This story was originally posted on July 4 of this year.
Adam Parfrey, publisher of books from Feral House and writer for the Reader, died on May 10, 2018. The following came by email to the Reader on July 3.
It is not generally appreciated that famous publisher Adam Parfrey once lived just off Lincoln Boulevard, a dismal stretch of gasoline-alley slightly east of Venice, California, and just over the line in Santa Monica. Twenty years ago I used to see him in the local coffeehouse. Sometimes he had his current girlfriend with him, sometimes it was just Adam. I knew who he was because somebody pointed him out to me. I’d heard he wrote, or published, nasty satirical books, so he was sort of a celebrity in these parts.
Adam Parfrey had a big mop of black hair and looked rather like Orson Welles in The Lady from Shanghai, so you couldn’t miss him. Eventually we had a nodding acquaintance, and once we even drove down to San Diego together, and went to the zoo. And that, dear friends, is what today’s story is about.
First of course you want to know about the coffeehouse. It was an okay coffeehouse, typical of the region, with a regular clientele of aspiring young screenwriters who sat by the window all day, hunched over their Powerbook 540s. I too was an aspiring screenwriter, more or less, forever reworking my “high-concept” script. It was kind of a mashup of The Asphalt Jungle and Chinatown. I would read parts of it in my screenwriting class and everybody would laugh, saying the characters weren’t “believable.”
Eventually I took a job in the coffeehouse, because that way I could get free coffee, and when business was slow I could work on my screenplay. I started modeling my characters and dialogue on some of the customers, thinking this would give them verisimilitude. But my screenwriting class laughed even harder and told me I had to get out more.
At the coffeehouse we had rapid turnover in our counter-people (this is before the “barista” nonsense started), so before long I was the senior member of the staff, entitled to the princely wage of ten dollars per hour, plus half the tips. We set up a big latte cup on the counter as a begging-bowl for tips. Sometimes we’d start the day with a couple of fives and maybe a twenty in it, just to encourage people to “give generously.” That worked on weekends, but on weekdays people would see it and just be too embarrassed to leave their fifty cents or a dollar, so they left nothing at all. Someday I must write a book about about the science and practice of begging-bowls.
I remember Arnold Schwarzenegger and Maria Shriver had a bruncherie nearby. They were said to have stopped in at our coffeehouse, though I never saw them. Maybe I was looking the other way. I wasn’t a terribly good coffee-processor, but I was the only person who knew how to operate the machinetta properly, so on busy days I was busy. The machinetta was a antiquated-looking brass-covered contraption, Italian supposedly, that mixed up the espresso and steamed milk or whatever. It had more knobs and controls than a space capsule, but most of them were strictly for show and not connected to anything.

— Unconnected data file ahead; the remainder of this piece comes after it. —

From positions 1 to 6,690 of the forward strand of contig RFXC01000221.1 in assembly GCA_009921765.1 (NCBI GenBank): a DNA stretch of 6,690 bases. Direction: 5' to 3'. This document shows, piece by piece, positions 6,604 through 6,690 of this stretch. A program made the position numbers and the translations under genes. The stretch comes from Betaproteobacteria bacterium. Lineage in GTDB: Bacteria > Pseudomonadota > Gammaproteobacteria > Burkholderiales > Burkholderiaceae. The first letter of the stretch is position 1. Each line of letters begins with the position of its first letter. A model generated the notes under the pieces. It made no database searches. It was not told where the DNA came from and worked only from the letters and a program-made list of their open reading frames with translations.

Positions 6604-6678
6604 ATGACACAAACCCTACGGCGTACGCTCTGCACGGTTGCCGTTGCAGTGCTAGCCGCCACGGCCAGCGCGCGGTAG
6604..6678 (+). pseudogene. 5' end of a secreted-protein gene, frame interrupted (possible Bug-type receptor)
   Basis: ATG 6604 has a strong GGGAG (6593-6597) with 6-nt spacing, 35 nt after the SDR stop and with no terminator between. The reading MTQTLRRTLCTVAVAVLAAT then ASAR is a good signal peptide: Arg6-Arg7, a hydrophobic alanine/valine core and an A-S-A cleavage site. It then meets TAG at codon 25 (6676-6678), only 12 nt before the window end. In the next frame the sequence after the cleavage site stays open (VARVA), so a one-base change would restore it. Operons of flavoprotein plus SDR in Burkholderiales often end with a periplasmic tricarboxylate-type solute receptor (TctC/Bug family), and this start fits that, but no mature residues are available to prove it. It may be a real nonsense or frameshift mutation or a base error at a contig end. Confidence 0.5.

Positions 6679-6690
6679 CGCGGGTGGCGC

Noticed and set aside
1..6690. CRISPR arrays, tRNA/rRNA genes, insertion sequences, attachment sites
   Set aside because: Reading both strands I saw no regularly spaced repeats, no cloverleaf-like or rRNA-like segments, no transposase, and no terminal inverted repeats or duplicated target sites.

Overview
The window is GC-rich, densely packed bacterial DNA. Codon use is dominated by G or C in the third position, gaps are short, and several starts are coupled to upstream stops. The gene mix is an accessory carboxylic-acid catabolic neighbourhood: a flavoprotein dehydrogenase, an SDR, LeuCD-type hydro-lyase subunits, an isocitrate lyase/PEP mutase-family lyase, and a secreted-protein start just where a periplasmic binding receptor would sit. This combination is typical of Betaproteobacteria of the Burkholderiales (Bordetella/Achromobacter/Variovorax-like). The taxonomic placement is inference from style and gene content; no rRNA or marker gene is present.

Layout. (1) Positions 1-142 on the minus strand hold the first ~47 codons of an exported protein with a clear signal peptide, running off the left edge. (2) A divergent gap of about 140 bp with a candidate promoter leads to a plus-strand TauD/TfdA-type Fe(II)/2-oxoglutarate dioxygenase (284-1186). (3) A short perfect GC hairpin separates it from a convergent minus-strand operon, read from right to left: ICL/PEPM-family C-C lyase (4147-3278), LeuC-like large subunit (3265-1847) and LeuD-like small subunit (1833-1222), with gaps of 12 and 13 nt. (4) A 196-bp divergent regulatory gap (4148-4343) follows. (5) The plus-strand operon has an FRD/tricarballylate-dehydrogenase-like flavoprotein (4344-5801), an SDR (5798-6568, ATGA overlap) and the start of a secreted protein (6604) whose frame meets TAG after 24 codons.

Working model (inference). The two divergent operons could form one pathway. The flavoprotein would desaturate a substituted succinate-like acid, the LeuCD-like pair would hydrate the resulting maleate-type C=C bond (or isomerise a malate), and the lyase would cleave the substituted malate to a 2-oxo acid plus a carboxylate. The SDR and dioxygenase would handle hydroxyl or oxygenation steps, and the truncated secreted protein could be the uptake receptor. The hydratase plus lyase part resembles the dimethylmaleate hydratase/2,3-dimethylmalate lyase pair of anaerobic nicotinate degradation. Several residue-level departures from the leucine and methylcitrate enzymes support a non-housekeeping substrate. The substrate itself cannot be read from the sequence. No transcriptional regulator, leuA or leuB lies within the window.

And on such a busy day as this (a Saturday) Adam and his girlfriend invited me to go down to San Diego with them the following day. “We’re going to the zoo!” said the girlfriend, who had a china-doll haircut and looked about twelve years old.
I hadn’t been south of Newport Beach in, like, ten years, so I said yes. Then I remembered I was supposed to work tomorrow, and I was still the only one who could work the machinetta. So I gave a crash-course to one of screenwriter kids who worked part-time.
“Don’t touch this. Don’t move this, I have the levels right where I want them. Turn this lever to steam the milk, but only when the light is on.” Et cetera.
I had my first misgivings about the trip when I saw Adam’s car next morning. It was an Oldsmobile Cutlass from about 1970. The muffler and tailpipe seemed to be hanging loose, the fenders were all dented, and as I soon learned, one of the door handles didn’t work and the door’s window didn’t roll down.
There’s a whole backstory to this, which I’ll get to.
“I’m so hap-hap-happy you wanted to come with us!” exulted Adam’s girlfriend. She was wearing a short black dress with a white Peter Pan collar, and big round Jackie Kennedy sunglasses. She really was juvenile, affectedly so. If you saw her in the morning light you’d guess she was 25 but pretending to be 15. You’d probably guess she was into anime and manga, and that sort of thing. Later that day, when we got to a Mexican restaurant in Old Town, they carded her and she was really flattered. Then she asked for some phone books to sit on so she could see over the table. You know, like when you brought a toddler to Howard Johnson’s in 1963, and they didn’t have a highchair.
What was her name? I forget it now. Adam’s succession of doxies has wiped it from memory. But I think it was a river; Adam tended to have girlfriends with river names. One was named Jordan, another was named Columbia. This one might have been Suwanee, but I’m not sure, so I’ll call her Schuylkill.
Adam, who was then about 40, did not dress very well and never brushed his hair, but he had a superior way about himself. There were vast lacunae in his knowledge which he would cover up by pooh-poohing whatever you told him. I remember we were driving down Lincoln or Abbot Kinney, trying to find our way to something that would connect with the 405 freeway (a lot harder than you’d imagine) and I suggested a certain road because it was even-numbered.